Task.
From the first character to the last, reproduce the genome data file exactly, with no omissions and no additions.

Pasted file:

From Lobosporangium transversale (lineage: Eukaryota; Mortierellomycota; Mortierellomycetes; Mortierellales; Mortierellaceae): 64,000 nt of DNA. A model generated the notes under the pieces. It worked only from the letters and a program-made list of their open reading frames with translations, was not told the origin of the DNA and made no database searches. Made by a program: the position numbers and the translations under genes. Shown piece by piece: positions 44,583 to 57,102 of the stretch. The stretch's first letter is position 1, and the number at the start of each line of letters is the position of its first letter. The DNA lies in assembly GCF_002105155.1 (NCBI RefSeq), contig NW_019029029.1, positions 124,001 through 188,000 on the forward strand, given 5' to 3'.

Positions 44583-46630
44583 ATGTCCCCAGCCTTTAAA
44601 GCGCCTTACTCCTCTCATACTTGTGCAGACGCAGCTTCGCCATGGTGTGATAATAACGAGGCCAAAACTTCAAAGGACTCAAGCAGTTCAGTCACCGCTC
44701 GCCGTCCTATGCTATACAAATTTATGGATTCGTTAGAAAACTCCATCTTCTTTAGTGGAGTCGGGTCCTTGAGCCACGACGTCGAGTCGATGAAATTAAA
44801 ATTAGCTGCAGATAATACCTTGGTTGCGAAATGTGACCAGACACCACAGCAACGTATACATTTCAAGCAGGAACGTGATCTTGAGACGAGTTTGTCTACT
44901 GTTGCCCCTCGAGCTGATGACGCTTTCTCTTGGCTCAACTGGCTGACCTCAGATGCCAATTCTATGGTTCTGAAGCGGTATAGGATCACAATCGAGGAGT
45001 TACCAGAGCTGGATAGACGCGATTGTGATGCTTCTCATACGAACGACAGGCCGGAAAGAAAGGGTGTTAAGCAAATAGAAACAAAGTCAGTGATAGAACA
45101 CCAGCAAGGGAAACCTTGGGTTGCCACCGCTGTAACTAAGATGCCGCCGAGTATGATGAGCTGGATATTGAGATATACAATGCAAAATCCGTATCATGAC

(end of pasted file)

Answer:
From Lobosporangium transversale (lineage: Eukaryota; Mortierellomycota; Mortierellomycetes; Mortierellales; Mortierellaceae): 64,000 nt of DNA. A model generated the notes under the pieces. It worked only from the letters and a program-made list of their open reading frames with translations, was not told the origin of the DNA and made no database searches. Made by a program: the position numbers and the translations under genes. Shown piece by piece: positions 44,583 to 57,102 of the stretch. The stretch's first letter is position 1, and the number at the start of each line of letters is the position of its first letter. The DNA lies in assembly GCF_002105155.1 (NCBI RefSeq), contig NW_019029029.1, positions 124,001 through 188,000 on the forward strand, given 5' to 3'.

Positions 44583-46630
44583 ATGTCCCCAGCCTTTAAA
44601 GCGCCTTACTCCTCTCATACTTGTGCAGACGCAGCTTCGCCATGGTGTGATAATAACGAGGCCAAAACTTCAAAGGACTCAAGCAGTTCAGTCACCGCTC
44701 GCCGTCCTATGCTATACAAATTTATGGATTCGTTAGAAAACTCCATCTTCTTTAGTGGAGTCGGGTCCTTGAGCCACGACGTCGAGTCGATGAAATTAAA
44801 ATTAGCTGCAGATAATACCTTGGTTGCGAAATGTGACCAGACACCACAGCAACGTATACATTTCAAGCAGGAACGTGATCTTGAGACGAGTTTGTCTACT
44901 GTTGCCCCTCGAGCTGATGACGCTTTCTCTTGGCTCAACTGGCTGACCTCAGATGCCAATTCTATGGTTCTGAAGCGGTATAGGATCACAATCGAGGAGT
45001 TACCAGAGCTGGATAGACGCGATTGTGATGCTTCTCATACGAACGACAGGCCGGAAAGAAAGGGTGTTAAGCAAATAGAAACAAAGTCAGTGATAGAACA
45101 CCAGCAAGGGAAACCTTGGGTTGCCACCGCTGTAACTAAGATGCCGCCGAGTATGATGAGCTGGATATTGAGATATACAATGCAAAATCCGTATCATGAC